I took a few quick phone photos this morning. The trees should be at their most beautiful next week.

Eye halve a spelling chequer

Eye halve a spelling chequer  It came with my pea sea  It plainly marques four my revue  Miss steaks eye kin knot sea
Eye strike the quays and type a whirred  And weight four it two say  Weather eye am wrong oar write  It shows me strait a weigh
As soon as a mist ache is maid  It nose bee fore two long  And eye can put the error rite  Its rare lea ever wrong
Eye have run this poem threw it  I am shore your pleased two no  Its letter perfect awl the weigh  My chequer tolled me sew
To me, as a former sub-editor, it's a matter of honour to disable all spell checkers on my computers.
Another reason is that I shall never – never, says I! – succumb to American spelling, as so many programs* try to force me to do. It's colour, not color; theatre, not theater; dialogue, not dialog; encyclopaedia, not encyclopedia; traveller, not traveler. 
* Yes, it's program (not programme) in this specific context. British English uses program to refer to computer programs; programme for other use…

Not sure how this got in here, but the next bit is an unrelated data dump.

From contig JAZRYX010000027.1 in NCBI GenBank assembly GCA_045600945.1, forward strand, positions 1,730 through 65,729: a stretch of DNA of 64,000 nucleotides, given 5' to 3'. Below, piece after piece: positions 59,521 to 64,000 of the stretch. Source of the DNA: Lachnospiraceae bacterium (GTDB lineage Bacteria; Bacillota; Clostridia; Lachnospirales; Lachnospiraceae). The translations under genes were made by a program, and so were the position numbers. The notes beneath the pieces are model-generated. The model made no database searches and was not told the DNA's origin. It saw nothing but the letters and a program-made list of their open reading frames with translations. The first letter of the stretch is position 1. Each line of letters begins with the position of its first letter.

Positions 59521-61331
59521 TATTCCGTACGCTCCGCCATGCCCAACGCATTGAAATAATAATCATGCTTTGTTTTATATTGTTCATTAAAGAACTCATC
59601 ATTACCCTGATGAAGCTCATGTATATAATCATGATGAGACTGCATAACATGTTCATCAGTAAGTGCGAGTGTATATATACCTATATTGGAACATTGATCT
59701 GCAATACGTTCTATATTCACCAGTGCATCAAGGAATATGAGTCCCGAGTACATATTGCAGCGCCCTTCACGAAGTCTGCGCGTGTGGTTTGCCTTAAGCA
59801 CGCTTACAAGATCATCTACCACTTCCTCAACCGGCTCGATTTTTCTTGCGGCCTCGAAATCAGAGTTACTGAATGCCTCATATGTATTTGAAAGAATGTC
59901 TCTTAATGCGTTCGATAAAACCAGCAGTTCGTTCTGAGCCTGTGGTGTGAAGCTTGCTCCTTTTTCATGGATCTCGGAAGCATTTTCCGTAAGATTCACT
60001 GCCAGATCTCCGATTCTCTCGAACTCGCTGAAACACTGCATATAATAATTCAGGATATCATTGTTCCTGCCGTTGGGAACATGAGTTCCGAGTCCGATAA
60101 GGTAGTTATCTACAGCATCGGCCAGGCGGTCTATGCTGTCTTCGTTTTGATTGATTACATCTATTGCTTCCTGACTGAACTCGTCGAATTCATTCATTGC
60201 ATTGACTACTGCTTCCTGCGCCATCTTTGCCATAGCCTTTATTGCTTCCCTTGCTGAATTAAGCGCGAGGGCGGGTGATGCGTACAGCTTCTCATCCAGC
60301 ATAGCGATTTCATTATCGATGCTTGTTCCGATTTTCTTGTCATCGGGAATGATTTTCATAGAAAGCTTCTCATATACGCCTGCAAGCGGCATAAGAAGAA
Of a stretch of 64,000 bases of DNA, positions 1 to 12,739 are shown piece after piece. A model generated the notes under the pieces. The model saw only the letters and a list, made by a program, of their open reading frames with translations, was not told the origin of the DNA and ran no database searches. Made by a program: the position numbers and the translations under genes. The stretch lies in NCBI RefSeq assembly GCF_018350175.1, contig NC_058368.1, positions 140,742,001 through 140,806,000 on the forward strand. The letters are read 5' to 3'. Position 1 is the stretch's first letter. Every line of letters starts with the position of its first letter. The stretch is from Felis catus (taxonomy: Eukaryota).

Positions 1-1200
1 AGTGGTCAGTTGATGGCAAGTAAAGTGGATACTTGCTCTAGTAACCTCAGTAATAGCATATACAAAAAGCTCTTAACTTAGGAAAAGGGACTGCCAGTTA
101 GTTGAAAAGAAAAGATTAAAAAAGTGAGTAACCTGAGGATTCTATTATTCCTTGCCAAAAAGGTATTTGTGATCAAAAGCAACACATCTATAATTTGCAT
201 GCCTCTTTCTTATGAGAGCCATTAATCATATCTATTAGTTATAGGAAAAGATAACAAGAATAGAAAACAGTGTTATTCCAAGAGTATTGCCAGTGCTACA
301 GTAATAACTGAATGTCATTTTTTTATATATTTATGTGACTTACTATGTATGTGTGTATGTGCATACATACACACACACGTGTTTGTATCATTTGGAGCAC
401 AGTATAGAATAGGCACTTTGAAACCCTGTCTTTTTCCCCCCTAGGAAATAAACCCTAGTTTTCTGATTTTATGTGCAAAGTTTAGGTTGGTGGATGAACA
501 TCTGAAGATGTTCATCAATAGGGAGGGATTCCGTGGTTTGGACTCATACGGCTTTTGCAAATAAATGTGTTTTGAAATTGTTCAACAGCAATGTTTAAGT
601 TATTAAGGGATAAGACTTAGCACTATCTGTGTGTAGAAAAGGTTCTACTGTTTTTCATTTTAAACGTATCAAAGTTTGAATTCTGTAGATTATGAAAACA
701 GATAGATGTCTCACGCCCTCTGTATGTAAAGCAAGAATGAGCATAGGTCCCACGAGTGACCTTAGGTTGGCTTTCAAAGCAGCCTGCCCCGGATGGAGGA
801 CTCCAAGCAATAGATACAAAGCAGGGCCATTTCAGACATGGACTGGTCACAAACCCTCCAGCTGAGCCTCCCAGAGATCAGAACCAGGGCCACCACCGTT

Autumn in Sensei's Zōshigaya Cemetery

From the left side of a field I entered the cemetery and proceeded along a broad avenue bordered on each side by maple trees. There was a tea house at the end of the avenue, and I saw coming out of it someone that looked like Sensei ... I cried out aloud, "Sensei!" Sensei stopped, and saw me.  We walked between tombstones on our way out … Silently, he listened to me for a while as I chattered on, pointing to this tombstone and that. But finally he turned to me and said, "You have never thought seriously of the reality of death, have you?" I became silent. Sensei said no more. Towards the end of the cemetery, there stood a gingko tree, so large that it almost hid the sky from view. Sensei looked up at the tree and said, "In a little while, it will be beautiful here. The tree will be a mass of yellow, and the ground will be buried beneath a golden carpet of fallen leaves." Every month, I learned, Sensei made a point of walking by the tree at least once. It…